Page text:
The following day, Monday the 18th of December was an active one. By 9:45 am a series of confidential technical items were removed from SC-1059. This must have been in the event the sub chaser sank after being pulled off the rocks, but it was also to lighten the vessel and increase the chances of being pulled off. Equipment removed included radar receivers and transmitters, switch boxes, and magnetron tubes.
Then good news. At 10:20 am ATR-29 began its third and final attempt at salvaging SC-1059. This took place almost exactly 48 hours after the last attempt. Laying the sub chaser on its port side and removing equipment must have helped, because by 11:10 am SC-1059 was again afloat, for the first time in a week. By 11:45 the smaller ship was alongside the tug and being prepared for the long voyage back to Miami, across the tempestuous Gulf Stream.
Soon the SC-1059 would be outside the Bahamas. At 1:45 the voyage commenced at 5.5 knots, with the sub chaser alongside the starboard side of the tug. At 3:20 ATR-29 stopped to transfer gasoline for the pumps. Twenty minutes later they were moving again. By 5:30 it was decided that SC-1059 was stout enough to be towed roughly 300 feet behind the tug. By 6:30 pm this was affected. At 10:05 pm, whilst constantly checking the bilges and the hawsers, the duo passed south and west of Hole-in-the-Wall Light, Great Abaco. They were homeward bound.
With both 3-inch pumps running SC-1059 was towed westward throughout the duration of Tuesday the 19th of December. At 8:15 am the crew came alongside the tug for breakfast, which Lt. Tobin refers to as “chow”. It appears the crew on the smaller boat literally pulled themselves along the hawser to reach the mother ship – tiring work, even when both were stopped, given the respective tonnages of each ship.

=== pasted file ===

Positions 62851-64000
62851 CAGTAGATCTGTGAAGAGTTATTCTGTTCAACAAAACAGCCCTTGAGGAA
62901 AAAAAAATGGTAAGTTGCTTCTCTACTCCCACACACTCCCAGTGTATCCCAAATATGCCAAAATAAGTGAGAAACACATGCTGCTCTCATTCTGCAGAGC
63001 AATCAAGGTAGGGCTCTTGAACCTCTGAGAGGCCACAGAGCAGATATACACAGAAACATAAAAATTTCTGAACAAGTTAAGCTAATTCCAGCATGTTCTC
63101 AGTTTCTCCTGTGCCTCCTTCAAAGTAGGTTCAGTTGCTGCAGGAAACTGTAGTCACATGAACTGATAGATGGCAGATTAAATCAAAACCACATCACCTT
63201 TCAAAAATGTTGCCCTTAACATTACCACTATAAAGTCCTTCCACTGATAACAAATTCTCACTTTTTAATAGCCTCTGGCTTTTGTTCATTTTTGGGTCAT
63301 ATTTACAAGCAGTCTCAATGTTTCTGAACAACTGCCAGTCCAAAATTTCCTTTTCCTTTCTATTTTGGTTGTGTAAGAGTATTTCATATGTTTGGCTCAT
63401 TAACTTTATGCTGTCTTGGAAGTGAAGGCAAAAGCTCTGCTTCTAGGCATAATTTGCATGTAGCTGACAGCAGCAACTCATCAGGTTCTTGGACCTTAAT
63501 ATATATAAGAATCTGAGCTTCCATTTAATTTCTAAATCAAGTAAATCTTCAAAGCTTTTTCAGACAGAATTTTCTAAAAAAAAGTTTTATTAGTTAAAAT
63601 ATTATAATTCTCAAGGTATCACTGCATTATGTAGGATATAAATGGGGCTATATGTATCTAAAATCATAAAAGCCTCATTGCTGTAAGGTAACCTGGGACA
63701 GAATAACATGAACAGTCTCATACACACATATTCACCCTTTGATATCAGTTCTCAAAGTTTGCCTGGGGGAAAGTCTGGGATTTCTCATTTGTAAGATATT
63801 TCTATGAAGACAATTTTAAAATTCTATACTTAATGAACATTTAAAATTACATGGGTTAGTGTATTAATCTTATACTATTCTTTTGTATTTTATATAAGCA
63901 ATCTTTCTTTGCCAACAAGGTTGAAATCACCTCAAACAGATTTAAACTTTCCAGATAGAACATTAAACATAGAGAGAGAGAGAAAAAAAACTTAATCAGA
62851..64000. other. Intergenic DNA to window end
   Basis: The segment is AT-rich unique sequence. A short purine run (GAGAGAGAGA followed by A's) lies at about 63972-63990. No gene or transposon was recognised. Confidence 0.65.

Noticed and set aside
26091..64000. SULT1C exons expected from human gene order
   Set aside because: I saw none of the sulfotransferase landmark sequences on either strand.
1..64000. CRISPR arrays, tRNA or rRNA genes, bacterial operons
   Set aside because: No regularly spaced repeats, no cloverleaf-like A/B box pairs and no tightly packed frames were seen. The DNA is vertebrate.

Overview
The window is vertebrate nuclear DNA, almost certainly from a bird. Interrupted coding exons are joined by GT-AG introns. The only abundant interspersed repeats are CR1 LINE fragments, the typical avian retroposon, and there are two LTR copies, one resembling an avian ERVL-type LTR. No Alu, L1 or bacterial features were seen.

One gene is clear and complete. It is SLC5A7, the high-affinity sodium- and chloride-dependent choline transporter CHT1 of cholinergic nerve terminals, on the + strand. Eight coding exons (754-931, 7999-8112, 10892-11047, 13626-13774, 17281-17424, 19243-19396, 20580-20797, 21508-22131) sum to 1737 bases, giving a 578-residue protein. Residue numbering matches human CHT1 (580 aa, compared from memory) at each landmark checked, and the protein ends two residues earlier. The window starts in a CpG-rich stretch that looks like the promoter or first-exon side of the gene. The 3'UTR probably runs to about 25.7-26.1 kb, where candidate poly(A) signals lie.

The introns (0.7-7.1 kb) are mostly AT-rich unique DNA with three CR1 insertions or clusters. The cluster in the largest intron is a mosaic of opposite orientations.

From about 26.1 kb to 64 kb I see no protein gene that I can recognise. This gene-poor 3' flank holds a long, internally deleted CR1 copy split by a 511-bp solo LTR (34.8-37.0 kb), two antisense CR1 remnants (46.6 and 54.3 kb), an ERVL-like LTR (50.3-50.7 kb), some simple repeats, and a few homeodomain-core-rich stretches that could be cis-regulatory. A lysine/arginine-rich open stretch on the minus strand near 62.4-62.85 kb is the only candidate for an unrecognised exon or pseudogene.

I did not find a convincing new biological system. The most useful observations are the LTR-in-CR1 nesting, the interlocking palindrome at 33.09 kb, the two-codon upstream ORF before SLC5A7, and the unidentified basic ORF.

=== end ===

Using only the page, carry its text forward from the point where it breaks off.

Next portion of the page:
At 12:25 pm more chow, this time lunch, was passed over by the helpful crew of ATR-29. At 3:30 that afternoon the small convoy passed Great Isaac Light to port and began crossing the Gulf Stream for Miami, some 70 miles distant. The sub chaser men appear to have gone without hot dinner that night.
By Wednesday the 20th of December SC-1059 was close to Florida again. By mid-morning they were back at Pier 3, Miami, moored port-side-to at the very dock their voyage had begun eight days earlier. Shortly afterwards the crew were transferred from ATR-29 back to SC-1059 and muster was held. If any of the men had indeed voyaged to Nassau on the RAF crash boat, then they must have returned to Miami by air or ship in the interim, as Tobin proudly states “all present or accounted for.”
Special mention is made that “morning colors” were flown, indicating that the ship was back in shape and able to fly the national ensign. It must have been a great relief for some degree of normalcy to have been restored and for the crew to have reunited in home waters. Just before noon SC-1059 cast off for the cross-harbor voyage to Merrill Stevens dry dock, which was at the time doing booming business converting and repairing civilian and military vessels. By early afternoon SC-1059 was moored at the Marine Railway, or slipway at Merrill Stevens.
By Thursday the 21st of December Lt. Tobin was able to report not only morning colors and crew muster, but that the men had resumed “daily work routine.” After lunch Lieutenant Commanders Winslow and Falls paid a visit to SC-1059 to inspect the ship. Early that afternoon the sub chaser left the dry dock and tied up alongside the machine shop, still at Merrill Stevents. The vessel was no longer in the emergency room, and her crew were home for Christmas. That evening colors were executed. So ends the wreck and salvage of USS SC-1059.
SC-1059 was de-commissioned from the US Navy on 14 May 1946 and transferred to the United States Maritime Commission. Little is known of the vessel’s ultimate fate.
Charles A. Tobin excelled in civilian life. He obtained a degree in law from Boston College in 1949 and married Jane Herlihy two years later. By the early 1950’s he had begun a 30-year career as an attorney with the Federal Trade Commission (FTC). Tobin rose from managing consumer protection concerns such as food labeling and funeral services to become Secretary of the FTC by the early 1970’s. By the time he retired he had also served as acting Executive Director or an organization which in 2012 handled nearly half a million consumer complaints. He passed away in May of 2007, leaving three children, one of them also an attorney.